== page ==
The analysis of our illustrations has taught us another incidental lesson. This is that, when we study the effects of various proposals, not merely on special groups in the short run, but on all groups in the long run, the conclusions we arrive at usually correspond with those of unsophisticated common sense. It would not occur to anyone unacquainted with the prevailing economic half-literacy that it is good to have windows broken and cities destroyed; that it is anything but waste to create needless public projects; that it is dangerous to let idle hordes of men return to work; that machines which increase the production of wealth and economize human effort are to be dreaded; that obstructions to free production and free consumption increase wealth; that a nation grows richer by forcing other nations to take its goods for less than they cost to produce; that saving is stupid or wicked and that squandering brings prosperity.
“What is prudence in the conduct of every private family,” said Adam Smith’s strong common sense in reply to the sophists of his time, “can scarce be folly in that of a great kingdom.” But lesser men get lost in complications. They do not reexamine their reasoning even when they emerge with conclusions that are palpably absurd. The reader, depending upon his own beliefs, may or may not accept the aphorism of Bacon that “A little philosophy inclineth men’s minds to atheism, but depth in philosophy bringeth men’s minds about to religion.” It is certainly true, however, that a little economics can easily lead to the paradoxical and preposterous conclusions we have just rehearsed, but that depth in economics brings men back to common sense. For depth in economics consists in looking for all the consequences of a policy instead of merely resting one’s gaze on those immediately visible.
In the course of our study, also, we have rediscovered an old friend. He is the Forgotten Man of William Graham Sumner. The reader will remember that in Sumner’s essay, which appeared in 1883:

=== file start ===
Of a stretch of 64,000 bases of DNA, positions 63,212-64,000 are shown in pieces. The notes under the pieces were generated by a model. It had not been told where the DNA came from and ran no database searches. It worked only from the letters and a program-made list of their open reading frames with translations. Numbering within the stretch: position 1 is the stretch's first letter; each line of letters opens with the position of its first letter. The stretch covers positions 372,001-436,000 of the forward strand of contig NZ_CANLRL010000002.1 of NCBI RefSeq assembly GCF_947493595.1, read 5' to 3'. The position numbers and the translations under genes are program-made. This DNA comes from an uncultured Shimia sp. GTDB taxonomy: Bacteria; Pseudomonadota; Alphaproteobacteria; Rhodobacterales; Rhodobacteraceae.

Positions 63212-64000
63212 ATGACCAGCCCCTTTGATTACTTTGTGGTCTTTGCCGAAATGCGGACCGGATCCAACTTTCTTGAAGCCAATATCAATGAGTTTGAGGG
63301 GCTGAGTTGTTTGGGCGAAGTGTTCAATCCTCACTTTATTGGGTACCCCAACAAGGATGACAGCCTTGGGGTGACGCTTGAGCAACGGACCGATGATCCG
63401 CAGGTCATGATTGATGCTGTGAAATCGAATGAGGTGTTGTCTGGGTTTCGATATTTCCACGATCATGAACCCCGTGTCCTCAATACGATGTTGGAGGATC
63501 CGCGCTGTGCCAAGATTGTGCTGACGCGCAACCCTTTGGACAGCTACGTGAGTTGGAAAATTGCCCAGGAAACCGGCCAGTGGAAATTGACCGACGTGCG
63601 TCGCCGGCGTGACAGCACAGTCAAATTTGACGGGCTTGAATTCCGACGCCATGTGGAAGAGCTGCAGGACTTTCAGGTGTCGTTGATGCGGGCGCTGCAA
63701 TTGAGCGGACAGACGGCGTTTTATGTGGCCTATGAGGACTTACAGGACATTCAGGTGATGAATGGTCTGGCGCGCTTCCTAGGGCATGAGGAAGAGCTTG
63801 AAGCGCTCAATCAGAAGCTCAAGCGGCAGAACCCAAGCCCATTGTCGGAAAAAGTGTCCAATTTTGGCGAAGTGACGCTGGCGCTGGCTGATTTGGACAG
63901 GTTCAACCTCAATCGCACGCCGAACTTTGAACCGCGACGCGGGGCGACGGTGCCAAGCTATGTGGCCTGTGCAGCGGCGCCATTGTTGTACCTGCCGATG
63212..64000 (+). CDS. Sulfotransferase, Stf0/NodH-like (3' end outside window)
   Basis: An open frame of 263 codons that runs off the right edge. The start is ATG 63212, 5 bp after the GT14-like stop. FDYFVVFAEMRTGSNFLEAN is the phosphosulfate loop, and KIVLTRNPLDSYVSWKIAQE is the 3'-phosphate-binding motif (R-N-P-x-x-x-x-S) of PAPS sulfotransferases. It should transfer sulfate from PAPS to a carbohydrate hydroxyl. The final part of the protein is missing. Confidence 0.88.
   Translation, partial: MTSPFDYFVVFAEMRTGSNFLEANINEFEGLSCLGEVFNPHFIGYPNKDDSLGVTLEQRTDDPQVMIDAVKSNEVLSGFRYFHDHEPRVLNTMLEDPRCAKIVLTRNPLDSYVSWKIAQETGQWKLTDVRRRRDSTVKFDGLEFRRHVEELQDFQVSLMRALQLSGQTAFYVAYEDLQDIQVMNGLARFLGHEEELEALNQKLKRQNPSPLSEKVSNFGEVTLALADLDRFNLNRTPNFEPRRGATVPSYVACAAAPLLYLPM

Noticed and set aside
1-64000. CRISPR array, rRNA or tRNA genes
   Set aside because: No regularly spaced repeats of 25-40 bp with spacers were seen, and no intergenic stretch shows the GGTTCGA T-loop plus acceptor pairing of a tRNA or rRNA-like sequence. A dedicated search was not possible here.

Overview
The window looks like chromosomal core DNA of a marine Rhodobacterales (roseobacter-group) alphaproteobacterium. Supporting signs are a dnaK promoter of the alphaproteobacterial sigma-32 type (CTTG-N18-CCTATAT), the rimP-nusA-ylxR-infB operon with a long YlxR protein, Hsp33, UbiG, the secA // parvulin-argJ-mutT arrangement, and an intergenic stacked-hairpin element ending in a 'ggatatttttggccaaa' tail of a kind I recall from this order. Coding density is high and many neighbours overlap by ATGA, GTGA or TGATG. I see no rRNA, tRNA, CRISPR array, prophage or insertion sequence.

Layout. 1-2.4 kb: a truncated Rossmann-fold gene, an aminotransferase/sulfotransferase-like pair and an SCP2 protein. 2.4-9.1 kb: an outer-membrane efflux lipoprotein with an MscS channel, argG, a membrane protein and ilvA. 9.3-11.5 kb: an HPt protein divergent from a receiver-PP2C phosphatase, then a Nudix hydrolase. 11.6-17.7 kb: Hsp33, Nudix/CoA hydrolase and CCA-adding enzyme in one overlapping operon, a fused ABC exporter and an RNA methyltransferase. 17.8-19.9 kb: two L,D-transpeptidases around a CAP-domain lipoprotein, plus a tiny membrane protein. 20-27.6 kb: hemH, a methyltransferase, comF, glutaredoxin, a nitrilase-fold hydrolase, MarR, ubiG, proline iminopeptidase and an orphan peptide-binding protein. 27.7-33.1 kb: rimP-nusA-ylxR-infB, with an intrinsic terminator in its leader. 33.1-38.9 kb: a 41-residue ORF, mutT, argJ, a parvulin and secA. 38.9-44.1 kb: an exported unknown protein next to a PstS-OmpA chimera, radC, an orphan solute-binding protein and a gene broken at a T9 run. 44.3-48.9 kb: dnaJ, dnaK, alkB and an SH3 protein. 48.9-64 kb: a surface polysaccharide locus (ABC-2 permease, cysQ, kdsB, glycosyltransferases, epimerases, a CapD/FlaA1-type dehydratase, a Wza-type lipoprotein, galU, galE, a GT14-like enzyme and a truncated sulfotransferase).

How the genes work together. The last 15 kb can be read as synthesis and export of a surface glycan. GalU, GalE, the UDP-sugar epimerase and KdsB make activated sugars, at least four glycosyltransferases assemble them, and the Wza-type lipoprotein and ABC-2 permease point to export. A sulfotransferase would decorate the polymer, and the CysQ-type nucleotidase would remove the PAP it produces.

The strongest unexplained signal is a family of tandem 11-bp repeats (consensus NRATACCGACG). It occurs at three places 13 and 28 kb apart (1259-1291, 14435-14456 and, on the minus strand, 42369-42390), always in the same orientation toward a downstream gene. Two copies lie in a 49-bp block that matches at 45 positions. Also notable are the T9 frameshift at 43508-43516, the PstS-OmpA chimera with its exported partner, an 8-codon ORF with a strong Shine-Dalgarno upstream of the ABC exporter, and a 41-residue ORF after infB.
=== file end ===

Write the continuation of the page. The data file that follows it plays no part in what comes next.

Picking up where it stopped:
As soon as A observes something which seems to him to be wrong, from which X is suffering, A talks it over with B, and A and B then propose to get a law passed to remedy the evil and help X. Their law always proposes to determine what C shall do for X or, in the better case, what A, B and C shall do for … .. What I want to do is to look up C…. I call him the Forgotten Man…. He is the man who never is thought of. He is the victim of the reformer, social speculator and philanthropist, and I hope to show you before I get through that he deserves your notice both for his character and for the many burdens which are laid upon him.
It is a historic irony that when this phrase, the Forgotten Man, was revived in the 1930s, it was applied, not to C, but to X; and C, who was then being asked to support still more Xs, was more completely forgotten than ever. It is C, the Forgotten Man, who is always called upon to stanch the politician’s bleeding heart by paying for his vicarious generosity.
Our study of our lesson would not be complete if, before we took leave of it, we neglected to observe that the fundamental fallacy with which we have been concerned arises not accidentally but systematically. It is an almost inevitable result, in fact, of the division of labor.
In a primitive community, or among pioneers, before the division of labor has arisen, a man works solely for himself or his immediate family. What he consumes is identical with what he produces. There is always a direct and immediate connection between his output and his satisfactions.
But when an elaborate and minute division of labor has set in, this direct and immediate connection ceases to exist. I do not make all the things I consume but, perhaps, only one of them. With the income I derive from making this one commodity, or rendering this one service, I buy all the rest. I wish the price of everything I buy to be low, but it is in my interest for the price of the commodity or services that I have to sell to be high. Therefore, though I wish to see abundance in everything else, it is in my interest for scarcity to exist in the very thing that it is my business to supply. The greater the scarcity, compared to everything else, in this one thing that I supply, the higher will be the reward that I can get for my efforts.
This does not necessarily mean that I will restrict my own efforts or my own output. In fact, if I am only one of a substantial number of people supplying that commodity or service, and if free competition exists in my line, this individual restriction will not pay me. On the contrary, if I am a grower of wheat, say, I want my particular crop to be as large as possible. But if I am concerned only with my own material welfare, and have no humanitarian scruples, I want the output of all other wheat growers to be as low as possible; for I want scarcity in wheat (and in any foodstuff that can be substituted for it) so that my particular crop may command the highest possible price.